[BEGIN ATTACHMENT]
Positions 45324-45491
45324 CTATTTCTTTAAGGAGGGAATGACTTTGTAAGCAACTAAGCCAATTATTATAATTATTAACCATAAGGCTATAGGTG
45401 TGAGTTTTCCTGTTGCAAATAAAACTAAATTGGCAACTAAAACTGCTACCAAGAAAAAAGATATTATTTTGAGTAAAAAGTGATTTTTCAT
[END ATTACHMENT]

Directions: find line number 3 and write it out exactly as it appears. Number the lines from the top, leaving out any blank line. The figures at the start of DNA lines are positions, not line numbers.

45401 TGAGTTTTCCTGTTGCAAATAAAACTAAATTGGCAACTAAAACTGCTACCAAGAAAAAAGATATTATTTTGAGTAAAAAGTGATTTTTCAT